Exclusive: Marco Pierre White takes CNA Lifestyle on a tour of his first restaurant in Asia, The English House


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SINGAPORE: To say that British restaurateur and legendary chef Marco Pierre White likes Singapore would be a gross understatement.

The 56-year-old is a self-professed loving fan of the island-city, having visited “so many times, I don’t even count”.

“I think Singapore is one of the great cities of the world,” White told CNA Lifestyle.

And it’s not just the cornucopia of local food that he loves, White revealed, it’s also the people and the trees. “I love how green Singapore is,” he said. “I love gardens!”

Which might explain why the man, dubbed as the “first celebrity chef” and a game-changer for British cuisine, decided that his first restaurant in Asia would open right here in Singapore.

The English House is White’s first Asian outpost and officially opens on Wednesday (Sep 12). It is housed in two adjoining 19th-century conservation colonial shophouses along Mohamed Sultan Road, one of which used to be popular ’90s nightspot Madam Wong’s, which shut its doors more than a decade ago.

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Painstakingly restored over nearly three years, The English House is billed as “Singapore’s first restaurant with rooms”.  The hotel part, which boasts 18 rooms on the second floor, is set to open in the first quarter of 2019.

The restaurant promises Modern British cuisine, focusing on authentic and generous renditions of English classics like Stuffed Cabbage in a fresh tomato sauce and shareable platters of Rib of Black Angus Beef with braised spiced tendons and jus viande.

White is known for many things: Being the youngest chef at the time to be awarded three Michelin stars, for his eponymous restaurant in London when he was just 33; returning those very stars in 1999 when he retired from cooking; for his intimidating presence and frank comments on both the original Hell’s Kitchen and MasterChef competition series; and for being the former boss and mentor of Gordon Ramsay and Mario Batali.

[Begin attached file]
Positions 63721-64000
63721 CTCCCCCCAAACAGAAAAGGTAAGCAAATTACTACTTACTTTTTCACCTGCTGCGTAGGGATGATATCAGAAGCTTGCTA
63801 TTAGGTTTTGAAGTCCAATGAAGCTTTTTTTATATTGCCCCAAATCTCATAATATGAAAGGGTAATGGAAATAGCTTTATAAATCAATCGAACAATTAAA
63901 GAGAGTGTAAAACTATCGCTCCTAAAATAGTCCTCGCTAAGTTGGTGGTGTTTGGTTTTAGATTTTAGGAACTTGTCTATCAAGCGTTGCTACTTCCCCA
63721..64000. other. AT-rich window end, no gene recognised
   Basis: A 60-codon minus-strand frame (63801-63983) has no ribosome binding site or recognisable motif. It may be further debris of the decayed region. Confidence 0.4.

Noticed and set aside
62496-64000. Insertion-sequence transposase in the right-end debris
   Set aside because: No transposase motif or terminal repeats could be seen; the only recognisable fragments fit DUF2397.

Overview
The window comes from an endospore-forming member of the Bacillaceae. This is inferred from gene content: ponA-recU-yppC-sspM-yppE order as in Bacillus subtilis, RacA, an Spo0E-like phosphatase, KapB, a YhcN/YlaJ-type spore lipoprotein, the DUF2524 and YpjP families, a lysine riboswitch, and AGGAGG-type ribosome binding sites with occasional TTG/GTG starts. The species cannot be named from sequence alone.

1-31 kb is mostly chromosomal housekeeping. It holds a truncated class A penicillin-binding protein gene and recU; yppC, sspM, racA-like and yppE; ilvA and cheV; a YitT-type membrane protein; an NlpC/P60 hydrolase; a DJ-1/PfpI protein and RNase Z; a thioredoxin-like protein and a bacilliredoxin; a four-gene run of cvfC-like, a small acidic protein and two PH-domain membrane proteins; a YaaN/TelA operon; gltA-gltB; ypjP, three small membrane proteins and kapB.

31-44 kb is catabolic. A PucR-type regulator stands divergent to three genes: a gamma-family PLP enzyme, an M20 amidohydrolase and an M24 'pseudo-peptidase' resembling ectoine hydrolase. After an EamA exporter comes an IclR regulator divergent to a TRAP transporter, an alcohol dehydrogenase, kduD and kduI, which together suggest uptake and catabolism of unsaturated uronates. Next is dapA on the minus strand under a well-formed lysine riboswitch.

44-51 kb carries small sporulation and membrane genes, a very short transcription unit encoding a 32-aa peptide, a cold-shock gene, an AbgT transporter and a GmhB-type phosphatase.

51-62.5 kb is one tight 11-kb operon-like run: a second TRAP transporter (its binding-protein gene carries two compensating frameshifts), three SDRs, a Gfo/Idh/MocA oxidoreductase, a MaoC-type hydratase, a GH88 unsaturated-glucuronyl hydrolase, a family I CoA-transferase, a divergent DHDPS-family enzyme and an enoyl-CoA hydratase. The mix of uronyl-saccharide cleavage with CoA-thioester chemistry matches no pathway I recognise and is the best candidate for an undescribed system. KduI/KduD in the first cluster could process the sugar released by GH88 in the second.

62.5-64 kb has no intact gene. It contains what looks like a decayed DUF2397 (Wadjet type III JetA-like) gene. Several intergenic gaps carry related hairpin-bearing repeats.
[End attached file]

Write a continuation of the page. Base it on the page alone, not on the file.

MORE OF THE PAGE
But when it comes to opening The English House in Singapore, he also sees himself as a “caretaker”.

“I have a responsibility to the history of these shophouses,” he said. “So if I’m put in charge of developing these shophouses, then I have to be sensitive and I have to respect the past. I’m a great believer in ‘respect the house’.”

He added: “I have let the Singaporean culture and history inform the look and feel of The English House, but also added an understated piece of England into the space.”

For White, who has filled The English house with kopitiam-style chairs, the world’s largest collection of Terry O’Neill photographs and English carnival-themed sculptures, the only thing that never dates an establishment is “romance”. 

“If you look at what we’ve created here, it’s ‘yin and yang’. It’s a bit of the old world and a bit of the modern world,” he said. “It’s about the feel. The eye must always be amused.”

Indeed, that’s another reason why there is no big sign that shouts “The English House” when you drive up Mohamed Sultan Road.

“If you want to come, you’ll find us. And that’s not arrogance, that’s (being) understated,” he said.

For White, it’s all about “respect”.

“Respect that we’re in Singapore, respect the Singaporean culture, just be understated,” he said. “Don’t make too much noise. Just do your job.”

White also revealed to CNA Lifestyle that Michelin Guide wrote to him asking if he would like to be included in their guide now that he’s opened The English House in Singapore.

His response?  “No.”

“Because I don’t need Michelin and they don’t need me,” he said with a smile. “They sell tyres and I sell food.”

According to White, it’s all very simple to what’s most important.

“I think what you got to do is to create an environment which people wish to sit in. You have to create a menu which is interesting to people. You have to create food which is delicious and affordable. I think that’s what’s important. And you have to hope that people choose to spend their hard earned income at your business. There’s no guarantees.

“Because remember, restaurateurs are only shopkeepers, that’s all we are. It’s no different from the supermarket down the road.”

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